|Depression and onset of cardiovascular disease in the US middle-aged and older adults
|Year of Publication
|Xiang, X, An, R
|Aging and Mental Health
|Health Conditions and Status, Healthcare, Risk Taking
Objectives: To examine the relationship between depression and onset of cardiovascular disease (CVD) among the US middle-aged and older adults. Methods: The study sample came from 1992-2010 waves of the Health and Retirement Study, a nationally representative longitudinal survey, consisting of 8597 community-dwelling adults aged 51-61 years old in 1992 with no CVD history. A score of 3 on the 8-item Center for Epidemiologic Studies Depression Scale was used to define clinically relevant depressive symptoms. Kaplan-Meier estimator and Cox proportional hazards model were performed to examine the association between baseline depressive symptoms and future CVD event. Subgroup analyses were conducted by sex and race/ethnicity. Results: Compared with their counterparts without clinically relevant depressive symptoms, adults with clinically relevant depressive symptoms in 1992 were 27 (hazard ratio HR = 1.27, 95 confidence interval = 1.17-1.39) more likely to report new diagnosis of CVD during the 18 years of follow-up. A significant dose-response relationship was present between severity of depressive symptoms and elevated CVD risk. The adjusted HRs for males and Hispanics appeared moderately larger than for their female and non-Hispanic white or African American counterparts, although the differences were not statistically significant. Conclusion: Holistic promotion of mental health through prevention, education, treatment, and rehabilitation is warranted to reduce CVD risk in the US middle-aged and older population.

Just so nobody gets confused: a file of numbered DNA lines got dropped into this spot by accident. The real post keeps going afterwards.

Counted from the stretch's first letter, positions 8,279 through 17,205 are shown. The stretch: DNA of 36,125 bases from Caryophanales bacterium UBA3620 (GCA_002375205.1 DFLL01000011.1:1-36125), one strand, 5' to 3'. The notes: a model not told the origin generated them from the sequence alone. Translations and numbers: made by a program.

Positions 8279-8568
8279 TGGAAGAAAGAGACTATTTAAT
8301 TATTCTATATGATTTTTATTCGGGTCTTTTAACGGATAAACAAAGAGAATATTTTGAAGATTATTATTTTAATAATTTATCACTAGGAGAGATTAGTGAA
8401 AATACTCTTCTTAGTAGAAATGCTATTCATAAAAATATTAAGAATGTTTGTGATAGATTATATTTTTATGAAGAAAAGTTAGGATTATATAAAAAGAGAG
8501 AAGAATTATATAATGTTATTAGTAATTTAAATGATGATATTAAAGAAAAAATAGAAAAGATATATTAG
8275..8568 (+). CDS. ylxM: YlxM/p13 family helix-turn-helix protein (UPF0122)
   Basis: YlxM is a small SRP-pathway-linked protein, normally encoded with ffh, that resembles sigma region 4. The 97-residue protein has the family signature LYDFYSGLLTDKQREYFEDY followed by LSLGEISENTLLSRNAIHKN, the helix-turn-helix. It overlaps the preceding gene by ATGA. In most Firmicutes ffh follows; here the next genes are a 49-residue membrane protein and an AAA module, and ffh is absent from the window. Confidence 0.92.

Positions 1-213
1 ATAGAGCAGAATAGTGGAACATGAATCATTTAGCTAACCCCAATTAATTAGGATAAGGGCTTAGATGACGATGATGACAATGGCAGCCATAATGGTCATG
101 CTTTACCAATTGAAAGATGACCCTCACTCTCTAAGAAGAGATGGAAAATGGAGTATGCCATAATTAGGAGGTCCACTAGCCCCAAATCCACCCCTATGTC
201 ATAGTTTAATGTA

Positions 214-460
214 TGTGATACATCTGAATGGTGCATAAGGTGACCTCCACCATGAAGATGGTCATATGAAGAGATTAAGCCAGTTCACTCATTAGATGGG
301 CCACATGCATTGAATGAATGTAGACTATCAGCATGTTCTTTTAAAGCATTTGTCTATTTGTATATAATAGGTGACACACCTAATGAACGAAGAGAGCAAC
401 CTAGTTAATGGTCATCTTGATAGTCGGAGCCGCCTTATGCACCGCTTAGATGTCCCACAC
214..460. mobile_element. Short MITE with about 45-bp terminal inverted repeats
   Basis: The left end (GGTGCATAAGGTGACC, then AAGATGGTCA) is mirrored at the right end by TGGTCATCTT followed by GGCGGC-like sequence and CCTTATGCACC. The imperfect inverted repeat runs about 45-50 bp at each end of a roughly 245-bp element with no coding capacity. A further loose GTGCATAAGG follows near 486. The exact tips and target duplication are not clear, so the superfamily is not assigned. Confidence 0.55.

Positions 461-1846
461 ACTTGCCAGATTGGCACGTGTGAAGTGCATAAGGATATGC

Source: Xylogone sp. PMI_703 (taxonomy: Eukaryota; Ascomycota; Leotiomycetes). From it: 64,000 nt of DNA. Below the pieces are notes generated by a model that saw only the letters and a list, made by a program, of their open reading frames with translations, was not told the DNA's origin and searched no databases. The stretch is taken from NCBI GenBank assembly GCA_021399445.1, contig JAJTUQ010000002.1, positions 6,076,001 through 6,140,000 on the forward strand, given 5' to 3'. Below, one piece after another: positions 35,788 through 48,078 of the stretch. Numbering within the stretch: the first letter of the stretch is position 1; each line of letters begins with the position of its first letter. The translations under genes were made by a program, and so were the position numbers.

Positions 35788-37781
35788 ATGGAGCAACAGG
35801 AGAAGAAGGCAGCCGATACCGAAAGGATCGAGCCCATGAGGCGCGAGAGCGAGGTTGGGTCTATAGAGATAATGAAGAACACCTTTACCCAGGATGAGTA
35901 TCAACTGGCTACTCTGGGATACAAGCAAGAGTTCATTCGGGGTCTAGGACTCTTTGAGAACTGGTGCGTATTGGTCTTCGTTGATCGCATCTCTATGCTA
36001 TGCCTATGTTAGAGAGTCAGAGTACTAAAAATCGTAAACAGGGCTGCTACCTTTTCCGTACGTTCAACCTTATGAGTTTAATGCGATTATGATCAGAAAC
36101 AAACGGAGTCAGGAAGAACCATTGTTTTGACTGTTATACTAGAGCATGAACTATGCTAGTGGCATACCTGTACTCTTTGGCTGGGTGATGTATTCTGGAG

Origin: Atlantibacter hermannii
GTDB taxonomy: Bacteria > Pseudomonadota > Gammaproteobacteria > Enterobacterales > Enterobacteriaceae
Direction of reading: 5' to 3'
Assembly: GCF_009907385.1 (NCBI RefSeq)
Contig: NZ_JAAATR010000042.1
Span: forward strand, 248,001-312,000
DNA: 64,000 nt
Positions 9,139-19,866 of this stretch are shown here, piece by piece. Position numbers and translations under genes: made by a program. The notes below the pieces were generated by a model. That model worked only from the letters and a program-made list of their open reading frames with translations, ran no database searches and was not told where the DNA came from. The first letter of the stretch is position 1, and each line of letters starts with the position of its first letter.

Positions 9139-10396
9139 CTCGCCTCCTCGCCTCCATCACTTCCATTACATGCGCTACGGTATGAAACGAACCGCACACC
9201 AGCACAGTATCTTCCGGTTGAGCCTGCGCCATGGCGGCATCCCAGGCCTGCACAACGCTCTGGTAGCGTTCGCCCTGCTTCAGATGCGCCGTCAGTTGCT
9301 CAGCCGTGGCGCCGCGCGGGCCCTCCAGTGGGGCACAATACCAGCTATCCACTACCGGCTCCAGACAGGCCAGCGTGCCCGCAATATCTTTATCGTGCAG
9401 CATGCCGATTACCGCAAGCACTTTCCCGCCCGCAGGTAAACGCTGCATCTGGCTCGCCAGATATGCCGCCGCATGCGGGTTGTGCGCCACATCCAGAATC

depression/cardiovascular disease/Depressive Symptoms/CES Depression Scale/CES Depression Scale/cardiovascular disease/MENTAL HEALTH/DEPRESSION/risk factors/PSYCHIATRY